Category Archives: Pop Culture

No (dis)Grace: Cam Newton and the Emotional Labor of Blackness

The Panthers lost the Super Bowl.  Peyton Manning won his second ring on the backs of a Denver Defense that ain’t nothing nice.  Cam Newton didn’t shine, didn’t get to dab, didn’t ever seem to fall into the rhythm fans have become accustomed to this season.  He wasn’t playing with the joy and jubilant energy we were used to seeing.  He didn’t bless us with that all-star smile from the sidelines.  Instead he was all business from the start, serious, undoubtedly putting the responsibility of saving the season for his team on his shoulders.  But like only one other time …Read more »

Newtonism: Notes on Cool Masculinity and the Fear of Black Genius

“I do not expect the white media to create positive black male images.” –Huey Newton   It is the Friday before the Super Bowl and for the last two weeks there has been much ado about the anticipated performance of frontrunner for the league MVP, and star quarterback of the Carolina Panthers, Cam Newton.  And by performance I don’t only mean whether or not he will rely on his arm or his feet to put points on the board, or whether or not it will be a stat staggering game like many others this season, or whether or not he …Read more »

Love, Hip Hop, and Ratchet Respectability (Something Like A Review)

  In a recently published book chapter called, “Brains, Booty, and All Bizness”:  Identity Politics, Ratchet Respectability, and The Real Housewives of Atlanta, I define ratchet respectability as “a hybrid characterization of hegemonic, racist, sexist, and classist notions of black womanhood,” which allows black women to combine ratchet behaviors (generally linked to race) to the politics of respectability (generally linked to class).  I suggest that black women (particularly those represented on reality TV) are uniquely positioned to enact ratchet respectability through their negotiation of supposed authentic race and class behaviors. Because class based performances (from bourgeois to basic) do not …Read more »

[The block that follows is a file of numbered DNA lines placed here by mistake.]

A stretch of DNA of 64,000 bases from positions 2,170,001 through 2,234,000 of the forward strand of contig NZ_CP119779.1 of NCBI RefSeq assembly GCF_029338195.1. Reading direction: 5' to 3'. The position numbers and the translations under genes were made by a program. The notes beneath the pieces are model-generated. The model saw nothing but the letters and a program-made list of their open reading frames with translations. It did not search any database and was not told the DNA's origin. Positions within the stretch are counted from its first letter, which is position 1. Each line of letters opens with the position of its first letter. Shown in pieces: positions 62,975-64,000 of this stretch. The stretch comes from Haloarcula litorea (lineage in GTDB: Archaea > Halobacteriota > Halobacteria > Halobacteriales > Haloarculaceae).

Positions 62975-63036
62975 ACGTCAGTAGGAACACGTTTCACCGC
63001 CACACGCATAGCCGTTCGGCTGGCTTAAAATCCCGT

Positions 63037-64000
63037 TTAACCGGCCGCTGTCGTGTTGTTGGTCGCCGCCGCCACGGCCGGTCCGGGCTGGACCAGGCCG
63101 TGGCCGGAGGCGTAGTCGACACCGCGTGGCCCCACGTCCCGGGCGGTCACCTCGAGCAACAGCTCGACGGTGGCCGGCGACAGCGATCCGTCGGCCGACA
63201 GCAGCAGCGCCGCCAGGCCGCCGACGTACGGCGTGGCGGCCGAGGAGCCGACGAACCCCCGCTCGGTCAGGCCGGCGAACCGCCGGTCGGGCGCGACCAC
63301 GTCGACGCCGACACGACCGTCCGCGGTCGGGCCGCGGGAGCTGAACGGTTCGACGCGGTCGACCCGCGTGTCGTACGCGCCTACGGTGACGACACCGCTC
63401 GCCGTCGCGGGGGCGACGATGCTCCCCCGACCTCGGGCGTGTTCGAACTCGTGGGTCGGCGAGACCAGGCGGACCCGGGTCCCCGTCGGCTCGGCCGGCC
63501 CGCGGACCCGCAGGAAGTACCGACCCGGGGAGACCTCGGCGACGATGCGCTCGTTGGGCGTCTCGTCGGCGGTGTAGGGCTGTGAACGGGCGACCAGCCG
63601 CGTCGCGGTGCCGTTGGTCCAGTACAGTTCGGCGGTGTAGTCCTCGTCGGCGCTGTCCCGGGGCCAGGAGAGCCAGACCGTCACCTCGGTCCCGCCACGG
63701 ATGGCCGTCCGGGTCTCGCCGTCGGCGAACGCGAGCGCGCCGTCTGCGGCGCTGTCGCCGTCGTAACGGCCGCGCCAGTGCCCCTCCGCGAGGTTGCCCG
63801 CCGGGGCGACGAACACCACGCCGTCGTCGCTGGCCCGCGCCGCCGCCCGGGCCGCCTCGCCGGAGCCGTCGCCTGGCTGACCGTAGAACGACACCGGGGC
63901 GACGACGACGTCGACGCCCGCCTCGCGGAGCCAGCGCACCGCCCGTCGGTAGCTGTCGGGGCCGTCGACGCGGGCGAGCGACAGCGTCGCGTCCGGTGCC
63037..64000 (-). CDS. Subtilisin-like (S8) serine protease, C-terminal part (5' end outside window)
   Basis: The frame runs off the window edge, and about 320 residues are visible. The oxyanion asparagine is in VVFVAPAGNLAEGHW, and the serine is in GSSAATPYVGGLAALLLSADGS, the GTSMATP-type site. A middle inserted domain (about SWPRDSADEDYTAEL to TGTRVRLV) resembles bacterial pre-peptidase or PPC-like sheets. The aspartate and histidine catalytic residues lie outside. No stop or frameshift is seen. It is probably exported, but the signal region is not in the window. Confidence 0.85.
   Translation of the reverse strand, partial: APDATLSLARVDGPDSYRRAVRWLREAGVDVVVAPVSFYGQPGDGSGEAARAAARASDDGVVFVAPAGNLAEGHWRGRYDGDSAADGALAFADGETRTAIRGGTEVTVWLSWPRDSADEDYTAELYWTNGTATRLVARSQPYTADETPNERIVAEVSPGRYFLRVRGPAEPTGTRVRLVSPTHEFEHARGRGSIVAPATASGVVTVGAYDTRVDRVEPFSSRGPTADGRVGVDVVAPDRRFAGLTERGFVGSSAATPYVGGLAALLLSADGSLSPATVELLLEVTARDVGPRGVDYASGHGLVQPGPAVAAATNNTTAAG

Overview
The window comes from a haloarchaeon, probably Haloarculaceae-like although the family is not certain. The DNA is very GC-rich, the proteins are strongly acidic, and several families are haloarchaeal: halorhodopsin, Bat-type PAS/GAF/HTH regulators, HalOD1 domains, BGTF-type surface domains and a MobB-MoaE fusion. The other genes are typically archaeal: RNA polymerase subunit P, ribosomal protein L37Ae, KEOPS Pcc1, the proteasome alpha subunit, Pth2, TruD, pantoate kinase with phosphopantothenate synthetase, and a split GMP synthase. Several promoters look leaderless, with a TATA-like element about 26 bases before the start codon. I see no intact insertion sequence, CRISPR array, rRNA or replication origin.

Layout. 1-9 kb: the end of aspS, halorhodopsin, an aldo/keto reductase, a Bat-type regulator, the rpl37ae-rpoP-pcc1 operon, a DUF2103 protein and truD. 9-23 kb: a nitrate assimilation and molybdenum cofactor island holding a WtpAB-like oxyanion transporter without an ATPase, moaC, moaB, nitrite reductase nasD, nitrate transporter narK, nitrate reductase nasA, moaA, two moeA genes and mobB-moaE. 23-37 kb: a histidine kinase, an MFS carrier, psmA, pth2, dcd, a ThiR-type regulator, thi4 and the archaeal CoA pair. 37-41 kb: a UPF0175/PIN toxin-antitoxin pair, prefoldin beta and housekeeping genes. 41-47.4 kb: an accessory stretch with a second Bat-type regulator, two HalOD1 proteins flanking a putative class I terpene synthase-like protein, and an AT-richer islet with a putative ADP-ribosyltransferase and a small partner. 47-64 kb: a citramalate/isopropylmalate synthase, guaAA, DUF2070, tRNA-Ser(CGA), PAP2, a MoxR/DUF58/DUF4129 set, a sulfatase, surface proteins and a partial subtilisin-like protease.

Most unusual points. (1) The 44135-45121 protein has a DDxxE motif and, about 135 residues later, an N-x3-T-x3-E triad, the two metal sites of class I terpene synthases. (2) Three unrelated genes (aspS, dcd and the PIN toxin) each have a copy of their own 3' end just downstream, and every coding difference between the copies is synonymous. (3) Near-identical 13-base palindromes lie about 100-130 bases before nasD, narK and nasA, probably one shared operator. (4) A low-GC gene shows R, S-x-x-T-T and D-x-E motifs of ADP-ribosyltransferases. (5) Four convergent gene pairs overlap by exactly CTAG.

Misogyny and Infamy: On the Erasure of Dark Skinned Black Women As Love Interests in Straight Outta Compton

Straight Outta Compton is clearly doing the damn thing at the box office.  Since its debut about a month ago, the film has become the highest grossing music biopic in history.  And no shade, but shade…given the music biopics of late…that Whitney biopic that should have been called the Whitney and Bobby Show, that Aaliyah biopic that was a hot damn mess, and that TLC biopic that was ehhhhhhh, folk have clearly been checking for some 90’s nostalgia.  And while some may believe it is unfair to compare made for TV movies with a heavily anticipated film with a $28 …Read more »

The Bold and Beautiful Possibilities of a Transgender Storyline on Daytime

Soap operas have been an on-again-off-again part of my every (week) day life since I was a little blackgirl trying to keep up with conversations in my mama’s living room.  All the grown women in my family watched “the stories,” whether it meant having them on while they cooked and got ready for a second shift job, recorded them on recycled VHS tapes to watch every night or on the weekends, or taking their lunch hour right around 1 o’clock so they could watch, uninterrupted, at work.  We watched the scandalous and fantastical lifestyles of oblivious whitefolks and invited them …Read more »